Brexit: Another crushing defeat for May

Chris Scicluna
  • Theresa May lost this evening’s key second ‘meaningful vote’ on her Brexit deal by 149 votes (242 in favour, 391 against). That’s an improvement on the record defeat of 230 in the first meaningful vote in January. But it’s still another massive setback for the Prime Minister, who had just last night claimed to have secured a major breakthrough in her negotiations with the EU. And it raises significant uncertainty about both the future for Brexit and May’s own political future too. So, what comes next?
  • Despite this evening’s defeat for May, there will certainly NOT be a no-deal Brexit at the end of this month, and we attach a probability close to zero of it happening at all anytime in future. Tomorrow (Wednesday) will see MPs vote on whether the UK should leave the EU without a deal on 29 March, and we expect that prospect to be rejected by a very large margin. And Thursday will see MPs vote to endorse a proposal that the UK Government formally request from the EU an extension of the Article 50 deadline.
  • Of course, while the UK can request an extension of the Article 50 deadline, EU leaders will have to agree unanimously to grant it. But we fully expect that, at the EU Summit on 21-22 March, they will agree to do so. Nevertheless, there is significant uncertainty over the length of extension to be agreed, and what conditions might be attached to granting it.
  • Theresa May’s preference would seem to be for a short extension, of two to three months, so as to avoid the inconvenience of UK participation in the European Parliament (EP) elections on 23-26 May, which will elect members whose term as MEPs would commence from 2 July. As some member states would gain the EP seats to be foregone by the UK if it does not participate, and as EU leaders would fear that more Farage-like UK populist/nationalists might gain representation in the EP if the UK maintained a presence there, the EU leaders might similarly wish to avoid UK participation in those elections. So, May could possibly get her way, opening the way for her to try to amend her deal further and subject it to a third meaningful vote before the summer in the hope of finally finding a majority in its favour.
  • But the magnitude of defeat this evening will make EU leaders wonder whether such a short extension could possibly suffice to allow a majority in the House of Commons in favour of any form of Brexit to crystallise. The timeframe for such an extension could also contaminate the EP election campaigns in other member states. And the EU leaders will be highly reluctant to reopen the current deal to any renegotiation whatsoever, rightly sceptical that May could have any realistic chance of getting it over the line in the House of Commons in such a short timescale.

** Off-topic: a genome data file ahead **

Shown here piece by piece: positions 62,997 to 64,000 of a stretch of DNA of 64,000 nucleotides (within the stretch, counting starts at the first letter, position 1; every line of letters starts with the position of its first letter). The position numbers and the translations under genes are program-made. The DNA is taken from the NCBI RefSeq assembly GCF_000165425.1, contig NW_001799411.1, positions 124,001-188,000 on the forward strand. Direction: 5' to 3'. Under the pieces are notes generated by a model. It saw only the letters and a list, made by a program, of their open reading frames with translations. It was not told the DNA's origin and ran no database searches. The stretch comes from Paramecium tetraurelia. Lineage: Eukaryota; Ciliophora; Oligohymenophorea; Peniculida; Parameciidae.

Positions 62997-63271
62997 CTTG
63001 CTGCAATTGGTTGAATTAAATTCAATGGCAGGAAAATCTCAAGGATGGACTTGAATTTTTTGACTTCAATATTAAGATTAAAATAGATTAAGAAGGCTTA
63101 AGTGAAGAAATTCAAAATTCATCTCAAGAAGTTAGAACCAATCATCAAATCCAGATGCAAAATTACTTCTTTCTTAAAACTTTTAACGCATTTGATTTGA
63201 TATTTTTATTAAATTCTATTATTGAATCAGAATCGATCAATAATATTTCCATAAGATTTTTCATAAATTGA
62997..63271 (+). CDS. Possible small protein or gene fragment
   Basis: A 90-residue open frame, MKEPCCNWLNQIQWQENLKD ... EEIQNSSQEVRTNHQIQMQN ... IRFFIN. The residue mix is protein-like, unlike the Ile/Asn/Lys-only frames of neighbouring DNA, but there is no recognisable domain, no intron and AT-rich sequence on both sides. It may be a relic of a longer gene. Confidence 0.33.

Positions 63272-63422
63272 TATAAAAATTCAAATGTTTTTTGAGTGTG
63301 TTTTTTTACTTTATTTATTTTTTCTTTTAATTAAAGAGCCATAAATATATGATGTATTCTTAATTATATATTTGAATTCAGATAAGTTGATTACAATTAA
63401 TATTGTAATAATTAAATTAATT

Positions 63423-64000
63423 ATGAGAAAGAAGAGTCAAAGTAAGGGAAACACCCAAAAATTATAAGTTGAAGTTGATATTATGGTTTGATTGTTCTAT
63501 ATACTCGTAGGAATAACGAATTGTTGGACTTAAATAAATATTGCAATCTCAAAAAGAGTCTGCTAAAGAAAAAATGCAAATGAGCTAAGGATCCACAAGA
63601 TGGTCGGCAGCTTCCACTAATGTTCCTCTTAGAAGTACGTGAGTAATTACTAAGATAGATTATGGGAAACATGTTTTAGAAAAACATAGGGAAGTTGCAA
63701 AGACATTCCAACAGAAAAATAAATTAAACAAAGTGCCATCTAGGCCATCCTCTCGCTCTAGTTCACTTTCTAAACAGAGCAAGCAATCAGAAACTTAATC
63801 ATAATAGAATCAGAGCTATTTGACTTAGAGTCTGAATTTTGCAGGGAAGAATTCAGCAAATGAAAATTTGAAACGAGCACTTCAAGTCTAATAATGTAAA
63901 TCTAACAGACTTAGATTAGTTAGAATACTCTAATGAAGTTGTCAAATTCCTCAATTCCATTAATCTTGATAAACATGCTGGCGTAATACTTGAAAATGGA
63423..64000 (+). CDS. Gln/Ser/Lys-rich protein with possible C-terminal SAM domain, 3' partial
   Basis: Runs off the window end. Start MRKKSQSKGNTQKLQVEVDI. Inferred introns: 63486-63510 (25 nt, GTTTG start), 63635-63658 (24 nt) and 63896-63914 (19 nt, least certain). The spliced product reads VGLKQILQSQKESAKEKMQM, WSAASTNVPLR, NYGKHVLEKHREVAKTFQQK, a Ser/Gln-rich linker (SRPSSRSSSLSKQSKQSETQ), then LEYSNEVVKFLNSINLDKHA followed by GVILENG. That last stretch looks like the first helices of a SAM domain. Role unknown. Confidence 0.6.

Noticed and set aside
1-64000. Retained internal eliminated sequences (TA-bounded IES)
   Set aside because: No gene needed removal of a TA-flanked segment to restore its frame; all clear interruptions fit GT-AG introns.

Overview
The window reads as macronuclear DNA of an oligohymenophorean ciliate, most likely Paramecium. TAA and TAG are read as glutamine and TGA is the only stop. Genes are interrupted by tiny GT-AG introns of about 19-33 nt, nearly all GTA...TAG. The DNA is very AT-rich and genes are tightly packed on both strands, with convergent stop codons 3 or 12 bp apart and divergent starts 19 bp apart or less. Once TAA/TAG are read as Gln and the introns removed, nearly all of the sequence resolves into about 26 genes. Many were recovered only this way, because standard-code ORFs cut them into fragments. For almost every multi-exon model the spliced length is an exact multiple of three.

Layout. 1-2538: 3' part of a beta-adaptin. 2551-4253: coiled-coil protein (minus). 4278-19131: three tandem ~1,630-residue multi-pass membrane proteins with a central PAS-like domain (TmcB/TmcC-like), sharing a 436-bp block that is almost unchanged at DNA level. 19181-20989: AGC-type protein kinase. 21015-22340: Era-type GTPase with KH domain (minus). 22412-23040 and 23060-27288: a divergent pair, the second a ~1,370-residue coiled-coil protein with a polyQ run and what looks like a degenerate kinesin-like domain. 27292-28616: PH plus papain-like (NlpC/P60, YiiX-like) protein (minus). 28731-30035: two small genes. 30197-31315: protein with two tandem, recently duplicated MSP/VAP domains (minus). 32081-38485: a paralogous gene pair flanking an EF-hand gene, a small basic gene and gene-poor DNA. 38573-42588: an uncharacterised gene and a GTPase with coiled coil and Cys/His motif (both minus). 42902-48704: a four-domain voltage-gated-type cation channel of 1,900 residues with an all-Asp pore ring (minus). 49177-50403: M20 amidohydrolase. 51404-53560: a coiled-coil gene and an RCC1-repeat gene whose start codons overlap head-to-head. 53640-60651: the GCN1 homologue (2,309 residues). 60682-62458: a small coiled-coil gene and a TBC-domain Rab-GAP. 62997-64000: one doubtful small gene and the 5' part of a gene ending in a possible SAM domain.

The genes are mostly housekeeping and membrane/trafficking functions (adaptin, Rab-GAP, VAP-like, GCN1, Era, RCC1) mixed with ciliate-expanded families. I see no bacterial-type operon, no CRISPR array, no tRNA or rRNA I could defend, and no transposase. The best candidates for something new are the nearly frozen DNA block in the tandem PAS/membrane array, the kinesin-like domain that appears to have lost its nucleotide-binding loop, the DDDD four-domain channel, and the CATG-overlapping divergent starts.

• So, it would seem most sensible for the EU to agree only to a significantly longer extension – perhaps one of up to 21 months to end-2020 – that would take account of the forthcoming changes in leadership of the European Commission in November and also, crucially, give time for a more fundamental rethink on the appropriate way forward in the UK. For example, as a precondition for the extension, the EU could insist that the UK hold indicative votes in Parliament on a range of Brexit scenarios to try to discover where a majority lies. Alternatively, the EU might insist upon reopening discussions on the Political Declaration on the future relationship to facilitate the formation of a cross-party majority in favour of a softer form of Brexit, e.g. one that involves a permanent Customs Union and closer Single Market participation (as in the so-called Norway-plus proposal and Labour party policy). Or May might even propose that seeking UK Parliamentary approval of her deal to a second referendum might be the only way of breaking the deadlock. Whatever the conditions to be attached, we attach roughly equal probabilities to the scenarios of short and long extensions.
  • Among other things, of course, tonight’s result also highlights that the UK remains in political crisis with massive dysfunction not least within the ruling Conservative Party and main opposition Labour party. Theresa May’s authority is in tatters, and in normal times she would not survive another defeat of the magnitude of this evening’s. Due to the vagaries of her party’s rulebook, however, she is safe from challenge from her own MPs until the back end of the year. But unity within her cabinet could splinter further. And scenarios such as an early general election, her resignation as Prime Minister, or even revocation of Article 50 still cannot be ruled out before the Brexit saga concludes.
  • From a market perspective, following a modest short-lived appreciation on the announcement of this evening’s result, sterling is now broadly back to where it was as MPs voted (close to $1.307 and £0.864/€). Given that a substantive defeat had appeared likely today as soon as the Attorney General’s legal advice this morning made clear that the deal agreed by May yesterday had failed to eliminate risks that the UK might be trapped indefinitely within the Irish border backstop, the limited volatility would seem appropriate. And MPs’ vote tomorrow to reject a no-deal Brexit and Thursday’s vote to seek an Article 50 extension should similarly be consistent with broad sterling stability over coming days. 

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